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Currently you can sort stations by name, station type, freight and rating. I would like to add how many vehicles drive to this station.
So you can find well and poorly frequented stations on large maps easier.
that is, unless you add a cache for this kind of information, which in turn would require you to analyze all situations which would need to invalidate and recalculate the cache.
Effort: ca. 100LOC
I dont think you need 100 lines of code, because you can reuse the code from station, which shows the value for one station. You only need to iterate through all stations. But you have to do it for the other existing filters, too.
PS: But I understand the principle problem with the nested iteration.
What I do not understand is why does a vehicle have to go through all its orders? I just want to know how many trains stop at station xy, not how many trains unload or load there.
But can you explain more on your assessment of problems?Eddi wrote:fine, you can ignore my advice and assessment of problems. i'm awaiting your 10loc patch that magically avoids all the problems i mentioned, then. should be done in an hour?
I looked at the code, and the main issue I saw as someone unfamiliar with all the inner workings of OpenTTD and C++, is that there is no object-relation between orders (and thus vehicles) and stations, an order just has an ID that links it to the station (or depot or whatever else an order can point to)*. This would mean that the vehicle list that you can open from a station indeed needs to do a loop in some way to get the vehicles that are having orders for that station, but I couldn't find the piece of code responsible for that...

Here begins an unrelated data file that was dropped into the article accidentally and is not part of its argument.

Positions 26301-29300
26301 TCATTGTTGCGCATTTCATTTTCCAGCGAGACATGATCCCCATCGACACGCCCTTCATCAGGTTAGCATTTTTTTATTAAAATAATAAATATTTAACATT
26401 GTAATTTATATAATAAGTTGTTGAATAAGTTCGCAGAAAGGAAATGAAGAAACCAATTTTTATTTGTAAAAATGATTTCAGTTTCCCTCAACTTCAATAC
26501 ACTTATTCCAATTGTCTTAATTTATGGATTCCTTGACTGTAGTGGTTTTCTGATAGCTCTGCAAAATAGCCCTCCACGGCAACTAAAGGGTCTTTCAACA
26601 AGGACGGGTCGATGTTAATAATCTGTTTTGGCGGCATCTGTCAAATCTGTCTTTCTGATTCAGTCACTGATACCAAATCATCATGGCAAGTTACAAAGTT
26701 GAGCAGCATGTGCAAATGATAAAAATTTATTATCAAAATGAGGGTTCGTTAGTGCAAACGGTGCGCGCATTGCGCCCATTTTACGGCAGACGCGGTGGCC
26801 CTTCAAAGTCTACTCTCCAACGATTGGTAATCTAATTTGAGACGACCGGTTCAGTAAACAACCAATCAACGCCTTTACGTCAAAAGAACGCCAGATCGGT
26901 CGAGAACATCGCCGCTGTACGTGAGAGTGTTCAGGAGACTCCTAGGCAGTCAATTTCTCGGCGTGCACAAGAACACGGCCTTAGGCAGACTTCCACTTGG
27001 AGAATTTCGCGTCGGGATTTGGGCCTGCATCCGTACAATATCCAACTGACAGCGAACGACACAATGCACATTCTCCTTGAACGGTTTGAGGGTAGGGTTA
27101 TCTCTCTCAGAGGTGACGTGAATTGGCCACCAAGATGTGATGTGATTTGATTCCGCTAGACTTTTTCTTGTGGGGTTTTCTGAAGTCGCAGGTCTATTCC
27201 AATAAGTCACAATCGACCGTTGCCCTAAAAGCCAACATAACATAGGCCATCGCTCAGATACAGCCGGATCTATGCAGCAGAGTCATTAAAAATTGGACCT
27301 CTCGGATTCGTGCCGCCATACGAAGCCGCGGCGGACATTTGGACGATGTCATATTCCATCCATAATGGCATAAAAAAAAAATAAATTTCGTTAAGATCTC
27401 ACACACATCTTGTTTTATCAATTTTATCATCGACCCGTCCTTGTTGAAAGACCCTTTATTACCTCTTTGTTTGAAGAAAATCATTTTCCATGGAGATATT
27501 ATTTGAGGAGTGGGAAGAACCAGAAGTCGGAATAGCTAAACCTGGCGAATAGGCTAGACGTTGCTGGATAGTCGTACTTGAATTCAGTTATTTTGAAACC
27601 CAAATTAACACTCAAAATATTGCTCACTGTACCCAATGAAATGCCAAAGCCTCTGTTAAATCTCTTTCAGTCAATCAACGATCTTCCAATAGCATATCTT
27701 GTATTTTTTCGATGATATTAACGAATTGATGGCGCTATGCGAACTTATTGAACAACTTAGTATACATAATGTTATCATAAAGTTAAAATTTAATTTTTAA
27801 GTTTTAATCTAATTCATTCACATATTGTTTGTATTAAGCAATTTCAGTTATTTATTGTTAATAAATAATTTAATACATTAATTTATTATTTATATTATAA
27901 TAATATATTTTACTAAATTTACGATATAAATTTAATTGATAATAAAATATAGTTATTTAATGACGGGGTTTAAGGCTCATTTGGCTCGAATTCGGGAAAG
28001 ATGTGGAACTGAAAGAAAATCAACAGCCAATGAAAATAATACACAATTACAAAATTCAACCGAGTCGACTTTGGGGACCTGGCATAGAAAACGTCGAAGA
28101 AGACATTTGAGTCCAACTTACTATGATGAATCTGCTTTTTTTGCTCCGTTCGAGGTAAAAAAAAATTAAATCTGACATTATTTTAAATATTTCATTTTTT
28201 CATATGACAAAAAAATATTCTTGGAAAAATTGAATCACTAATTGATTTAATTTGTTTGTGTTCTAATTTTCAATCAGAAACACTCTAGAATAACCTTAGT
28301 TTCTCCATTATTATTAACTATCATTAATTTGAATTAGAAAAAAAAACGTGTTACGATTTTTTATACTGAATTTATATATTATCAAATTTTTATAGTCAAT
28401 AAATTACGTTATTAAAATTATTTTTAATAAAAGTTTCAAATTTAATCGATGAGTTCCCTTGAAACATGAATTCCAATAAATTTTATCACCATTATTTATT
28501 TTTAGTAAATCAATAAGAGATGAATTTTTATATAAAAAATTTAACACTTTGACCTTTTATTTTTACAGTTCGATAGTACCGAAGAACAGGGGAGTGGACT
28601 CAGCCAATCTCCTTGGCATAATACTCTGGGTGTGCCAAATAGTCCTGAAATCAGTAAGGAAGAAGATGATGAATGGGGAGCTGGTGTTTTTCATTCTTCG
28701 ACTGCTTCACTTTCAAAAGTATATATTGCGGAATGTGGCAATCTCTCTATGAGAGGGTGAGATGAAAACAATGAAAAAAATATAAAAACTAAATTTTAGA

*I do find this very odd, so I'm not sure if my analysis is correct in any way.
Of course, this means if you want to build a map of vehicle count for all stations, it's not much more work than finding vehicle count for a single stations, so you could just do that instead. Question is then if you want to maintain that station-vehicle count map as a cache that then needs ongoing maintenance, as a cache that just gets recomputed once in a while, or not actually cache it.
Regardless, for large games, visiting all orders/vehicles in existence is not a cheap operation.
yes, that sounds correct. most of this code is from before object oriented programming was a thing.Transportman wrote:*I do find this very odd, so I'm not sure if my analysis is correct in any way.
TTO and TTD were written in pure assembler (back in the 90s this was commonly done because you could squeeze every bit of speed out of it, because compilers were sometimes not generating very optimized code, modern compilers are better in that respect). For OpenTTD that was rewritten in C (not ++), often very close to the original assembler code. C also does not have object orientation, but after OpenTTD got more and more code that resembled object oriented programming concepts, but had to reimplent that with plain C, it was finally decided to move to C++. However, large parts of the code remained untouched since then, still using the old concepts.
i haven't looked at the actual code, but there should e a static method "Station::FromID(id)" that can resolve this kind of link. (this is an inexpensive operation that hides some pointer/array arithmetics)Transportman wrote:an order just has an ID that links it to the station
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